Net borrowing by UK companies this year is expected to be more than five times higher than in 2019 as businesses seek to survive the coronavirus crisis and most will not begin paying it off for more than a year.
Bank lending has been vital during the pandemic as revenues and cashflows have been disrupted and banks had issued £43.2 billion up until August to non-financial companies, net of repayments, almost five times more than the £8.8 billion in the whole of last year, according to a report by EY Item Club.
It predicted that most businesses will only start repaying this debt and cut borrowing from 2022, as long as pre-crisis economic conditions have returned. It could be later still if new lockdowns materially affect the return to “more normal” economic conditions.
The crisis has conversely led to a significant drop in consumer credit from banks to households, with demand predicted to fall by 5.6 per cent this year, the biggest fall since 2011, as consumer confidence and risk is dented by the virus and the restrictions. Sentiment is likely to be hit again by new restrictions and lockdowns come into force.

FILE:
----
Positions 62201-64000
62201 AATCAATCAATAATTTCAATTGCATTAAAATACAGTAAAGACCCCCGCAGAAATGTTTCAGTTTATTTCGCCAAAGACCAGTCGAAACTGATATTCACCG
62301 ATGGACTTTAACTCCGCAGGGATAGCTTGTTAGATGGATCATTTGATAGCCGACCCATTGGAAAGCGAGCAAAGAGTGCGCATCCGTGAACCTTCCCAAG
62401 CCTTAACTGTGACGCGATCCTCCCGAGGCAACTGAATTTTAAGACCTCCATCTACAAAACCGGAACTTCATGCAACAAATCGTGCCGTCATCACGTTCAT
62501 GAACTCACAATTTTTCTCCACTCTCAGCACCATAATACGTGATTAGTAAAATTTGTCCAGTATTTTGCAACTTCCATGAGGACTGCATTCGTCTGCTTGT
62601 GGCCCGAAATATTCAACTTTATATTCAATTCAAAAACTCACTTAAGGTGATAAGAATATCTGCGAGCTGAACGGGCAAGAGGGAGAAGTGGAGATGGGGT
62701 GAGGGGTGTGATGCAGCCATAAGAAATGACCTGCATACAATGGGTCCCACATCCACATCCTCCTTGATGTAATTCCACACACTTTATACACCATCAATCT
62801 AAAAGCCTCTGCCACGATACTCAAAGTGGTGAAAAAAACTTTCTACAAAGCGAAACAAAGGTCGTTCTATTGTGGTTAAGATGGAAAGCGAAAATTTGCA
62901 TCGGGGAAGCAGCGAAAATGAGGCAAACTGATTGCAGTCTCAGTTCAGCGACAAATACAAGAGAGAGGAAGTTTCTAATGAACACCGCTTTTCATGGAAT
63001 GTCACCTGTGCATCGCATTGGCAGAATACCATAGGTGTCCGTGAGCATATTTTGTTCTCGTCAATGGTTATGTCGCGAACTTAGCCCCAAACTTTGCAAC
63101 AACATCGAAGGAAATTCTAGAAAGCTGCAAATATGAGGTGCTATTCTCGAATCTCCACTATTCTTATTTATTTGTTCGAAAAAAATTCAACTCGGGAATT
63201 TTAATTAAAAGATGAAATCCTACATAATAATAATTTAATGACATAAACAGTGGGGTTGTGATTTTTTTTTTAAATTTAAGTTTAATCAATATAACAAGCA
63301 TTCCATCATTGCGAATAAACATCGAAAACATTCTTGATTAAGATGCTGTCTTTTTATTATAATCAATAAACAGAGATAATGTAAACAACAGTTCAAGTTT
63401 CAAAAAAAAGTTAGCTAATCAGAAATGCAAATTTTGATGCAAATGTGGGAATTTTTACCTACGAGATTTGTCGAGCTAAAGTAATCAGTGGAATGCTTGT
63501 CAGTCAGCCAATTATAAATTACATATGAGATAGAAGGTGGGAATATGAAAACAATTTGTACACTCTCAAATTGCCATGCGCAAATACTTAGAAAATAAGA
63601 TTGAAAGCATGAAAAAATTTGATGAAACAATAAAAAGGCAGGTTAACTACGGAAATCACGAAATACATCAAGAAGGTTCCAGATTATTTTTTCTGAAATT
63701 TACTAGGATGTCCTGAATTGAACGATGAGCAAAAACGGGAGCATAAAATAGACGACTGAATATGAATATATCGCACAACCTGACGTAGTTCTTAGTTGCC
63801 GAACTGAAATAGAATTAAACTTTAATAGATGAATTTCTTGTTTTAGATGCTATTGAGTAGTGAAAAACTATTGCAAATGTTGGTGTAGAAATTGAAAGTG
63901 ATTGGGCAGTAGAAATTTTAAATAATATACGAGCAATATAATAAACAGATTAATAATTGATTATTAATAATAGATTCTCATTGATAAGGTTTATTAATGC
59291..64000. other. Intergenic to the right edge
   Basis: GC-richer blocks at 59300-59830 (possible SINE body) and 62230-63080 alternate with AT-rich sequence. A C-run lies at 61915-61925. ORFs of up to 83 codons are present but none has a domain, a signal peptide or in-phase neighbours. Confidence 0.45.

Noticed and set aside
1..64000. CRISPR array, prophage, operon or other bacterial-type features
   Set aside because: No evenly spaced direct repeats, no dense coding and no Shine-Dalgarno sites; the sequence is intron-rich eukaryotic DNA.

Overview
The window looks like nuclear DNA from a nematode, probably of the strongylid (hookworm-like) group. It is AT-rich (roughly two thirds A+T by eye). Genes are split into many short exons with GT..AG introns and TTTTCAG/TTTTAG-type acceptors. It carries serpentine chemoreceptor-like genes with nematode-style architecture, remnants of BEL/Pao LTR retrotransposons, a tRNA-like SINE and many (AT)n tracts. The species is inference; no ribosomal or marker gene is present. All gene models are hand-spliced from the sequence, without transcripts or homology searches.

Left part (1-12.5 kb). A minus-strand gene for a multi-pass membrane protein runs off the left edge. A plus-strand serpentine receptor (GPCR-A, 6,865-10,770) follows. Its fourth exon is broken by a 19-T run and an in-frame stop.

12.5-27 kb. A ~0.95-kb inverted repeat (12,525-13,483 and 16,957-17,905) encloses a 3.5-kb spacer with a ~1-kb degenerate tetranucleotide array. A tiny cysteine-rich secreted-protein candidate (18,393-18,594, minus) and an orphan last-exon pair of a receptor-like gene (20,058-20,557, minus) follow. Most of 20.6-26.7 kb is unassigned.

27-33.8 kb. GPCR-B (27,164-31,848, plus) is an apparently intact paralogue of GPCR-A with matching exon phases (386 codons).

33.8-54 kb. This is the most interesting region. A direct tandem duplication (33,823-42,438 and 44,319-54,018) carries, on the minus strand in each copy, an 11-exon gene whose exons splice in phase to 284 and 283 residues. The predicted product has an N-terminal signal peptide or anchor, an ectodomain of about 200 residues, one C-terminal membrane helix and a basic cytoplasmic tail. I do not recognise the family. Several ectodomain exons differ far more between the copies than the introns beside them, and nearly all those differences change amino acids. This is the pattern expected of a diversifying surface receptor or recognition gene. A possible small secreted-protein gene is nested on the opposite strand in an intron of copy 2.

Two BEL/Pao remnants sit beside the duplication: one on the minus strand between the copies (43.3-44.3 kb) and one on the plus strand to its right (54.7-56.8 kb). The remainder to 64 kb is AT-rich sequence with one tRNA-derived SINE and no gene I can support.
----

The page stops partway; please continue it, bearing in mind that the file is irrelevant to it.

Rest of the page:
Mortgage approvals, though, are expected to increase by 3.2 per cent in 2020, despite having fallen by almost 90 per cent between February and May.
The forecasts were produced before the government announced a second national lockdown in England from Thursday and is likely to lead to a further rise in business lending.
Omar Ali, UK financial services managing partner at EY, the accountants, said rising unemployment and the challenges small businesses face mean a testing outlook for the sector. “Banks are facing squeezed interest margins, slow growth in consumer credit and increased write-offs on loans.”
All of Britain’s biggest banks last month reported smaller third-quarter bad loan provisions than had been expected, suggesting the economic fallout from Covid-19 is yet to trigger a wave of company defaults.
Total business loan losses, however, are forecast to rise from 0.3 per cent in 2019 to 0.4 per cent and 0.5 per cent this year and the next, respectively, according to the report.
It also expects write-off rates on consumer credit to rise from 1.3 per cent this year to 2.5 per cent next year.